oats [ohts] noun
Left to Right: Quick oats; Rolled Oats; Steel-cut oats
Avena sativa. A cereal grain that comes in several forms. From the heartiest and least processed to the most processed:
- Oat groats: The whole grain that has been cleaned, toasted and hulled. (Any whole grain that has been hulled is a groat, so there are rye, wheat and barley groats as well.) They are rarely incorporated into a baking recipe, but are used for hot breakfast cereal or to grind into oat flour.
- Steel-cut/pinhead/Scotch oats: Groats that have been chopped into a few pieces. They are still very hearty and mostly used as a cooked breakfast porridge.
- Rolled/old-fashioned oats: Groats that have been steamed and rolled. These are the typical “oatmeal” that is most common in the baking kitchen and is the basis for classic oatmeal cookies and oat crisp toppings.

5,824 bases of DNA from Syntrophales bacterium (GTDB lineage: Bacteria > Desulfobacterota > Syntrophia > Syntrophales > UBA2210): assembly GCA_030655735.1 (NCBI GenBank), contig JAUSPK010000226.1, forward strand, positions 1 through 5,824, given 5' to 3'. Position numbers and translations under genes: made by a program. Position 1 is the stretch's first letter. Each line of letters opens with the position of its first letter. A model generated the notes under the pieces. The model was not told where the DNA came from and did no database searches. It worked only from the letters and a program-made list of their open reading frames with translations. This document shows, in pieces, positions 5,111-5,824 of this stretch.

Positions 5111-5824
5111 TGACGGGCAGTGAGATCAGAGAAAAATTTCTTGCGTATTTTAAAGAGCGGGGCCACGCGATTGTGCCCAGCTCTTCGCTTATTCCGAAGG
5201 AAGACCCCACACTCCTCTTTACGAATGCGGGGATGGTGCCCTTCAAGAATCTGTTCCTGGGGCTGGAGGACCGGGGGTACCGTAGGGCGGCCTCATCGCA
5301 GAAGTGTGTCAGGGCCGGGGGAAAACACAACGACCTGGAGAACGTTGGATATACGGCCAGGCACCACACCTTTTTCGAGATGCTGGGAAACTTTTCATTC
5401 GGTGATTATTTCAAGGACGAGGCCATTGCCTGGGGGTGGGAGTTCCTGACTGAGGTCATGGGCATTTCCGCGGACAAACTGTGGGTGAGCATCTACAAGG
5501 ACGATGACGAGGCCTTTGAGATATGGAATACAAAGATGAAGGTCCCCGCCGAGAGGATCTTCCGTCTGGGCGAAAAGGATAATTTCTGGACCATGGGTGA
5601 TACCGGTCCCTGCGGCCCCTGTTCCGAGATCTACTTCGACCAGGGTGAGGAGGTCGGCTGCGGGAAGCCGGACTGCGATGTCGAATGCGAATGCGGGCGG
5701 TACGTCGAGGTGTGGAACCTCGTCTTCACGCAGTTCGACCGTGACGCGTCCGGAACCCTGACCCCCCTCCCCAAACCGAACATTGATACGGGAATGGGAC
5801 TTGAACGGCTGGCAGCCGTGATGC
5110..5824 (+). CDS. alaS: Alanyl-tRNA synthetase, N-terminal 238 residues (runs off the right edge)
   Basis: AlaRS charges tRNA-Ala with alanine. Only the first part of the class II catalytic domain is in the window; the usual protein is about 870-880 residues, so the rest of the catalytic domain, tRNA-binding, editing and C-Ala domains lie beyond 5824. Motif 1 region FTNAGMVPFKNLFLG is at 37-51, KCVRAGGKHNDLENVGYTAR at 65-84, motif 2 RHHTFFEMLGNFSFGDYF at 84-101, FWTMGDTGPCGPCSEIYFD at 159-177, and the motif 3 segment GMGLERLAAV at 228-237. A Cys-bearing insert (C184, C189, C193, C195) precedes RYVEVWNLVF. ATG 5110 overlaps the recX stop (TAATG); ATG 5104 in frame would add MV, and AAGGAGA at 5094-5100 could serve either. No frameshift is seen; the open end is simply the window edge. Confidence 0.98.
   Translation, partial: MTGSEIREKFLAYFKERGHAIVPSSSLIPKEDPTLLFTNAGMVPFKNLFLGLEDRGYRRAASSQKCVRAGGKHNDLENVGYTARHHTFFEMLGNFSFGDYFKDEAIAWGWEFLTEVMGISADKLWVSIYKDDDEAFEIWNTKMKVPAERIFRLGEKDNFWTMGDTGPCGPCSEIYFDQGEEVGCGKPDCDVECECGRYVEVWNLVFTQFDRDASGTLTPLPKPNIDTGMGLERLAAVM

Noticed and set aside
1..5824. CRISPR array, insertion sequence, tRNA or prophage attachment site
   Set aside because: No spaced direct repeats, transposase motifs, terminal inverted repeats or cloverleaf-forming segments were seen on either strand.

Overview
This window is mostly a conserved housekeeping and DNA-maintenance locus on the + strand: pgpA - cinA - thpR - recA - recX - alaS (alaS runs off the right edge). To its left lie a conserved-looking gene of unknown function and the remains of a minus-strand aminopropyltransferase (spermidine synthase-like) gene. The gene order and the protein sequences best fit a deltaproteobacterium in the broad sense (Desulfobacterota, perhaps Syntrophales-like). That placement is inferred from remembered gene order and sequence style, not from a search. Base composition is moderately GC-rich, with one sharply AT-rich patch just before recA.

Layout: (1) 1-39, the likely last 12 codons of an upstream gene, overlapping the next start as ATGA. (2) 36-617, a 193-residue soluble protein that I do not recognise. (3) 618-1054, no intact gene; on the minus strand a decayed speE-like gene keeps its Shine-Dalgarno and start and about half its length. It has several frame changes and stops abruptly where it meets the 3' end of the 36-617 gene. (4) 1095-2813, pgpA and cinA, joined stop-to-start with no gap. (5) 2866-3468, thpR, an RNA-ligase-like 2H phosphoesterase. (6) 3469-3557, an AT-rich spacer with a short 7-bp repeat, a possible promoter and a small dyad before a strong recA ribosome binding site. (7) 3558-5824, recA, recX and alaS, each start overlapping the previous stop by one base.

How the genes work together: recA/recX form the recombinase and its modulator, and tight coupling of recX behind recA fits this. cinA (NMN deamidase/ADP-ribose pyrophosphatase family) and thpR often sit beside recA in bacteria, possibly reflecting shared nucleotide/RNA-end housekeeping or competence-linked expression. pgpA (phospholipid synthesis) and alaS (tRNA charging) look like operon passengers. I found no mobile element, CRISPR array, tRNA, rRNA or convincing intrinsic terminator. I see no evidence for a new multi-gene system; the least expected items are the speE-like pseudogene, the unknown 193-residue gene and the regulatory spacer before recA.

- Quick-cooking/1-minute oats: Rolled oats that have been chopped up into a finer texture and also rolled more thinly. They cook much faster when made into oatmeal and are featured in some recipes. If you substitute them in a cookie recipe that calls for regular rolled oats, expect the texture to be less hearty and with a finer crumb.
- Instant oats: Thinly rolled oats that have been processed practically into a powder.
Recipes should specify which kind to use, but unfortunately, sometimes they don’t. Regular rolled oats are the most commonly used in baking, so if you have to guess, this would be the safest bet. Quick versions would be our second choice, although the wonderful hearty quality that rolled oats bring to oatmeal cookies, for example, would be lacking. Instant oats can be quite pasty and are not recommended, while steel-cut, our choice for breakfast oatmeal, are hardly ever used in sweet baking either.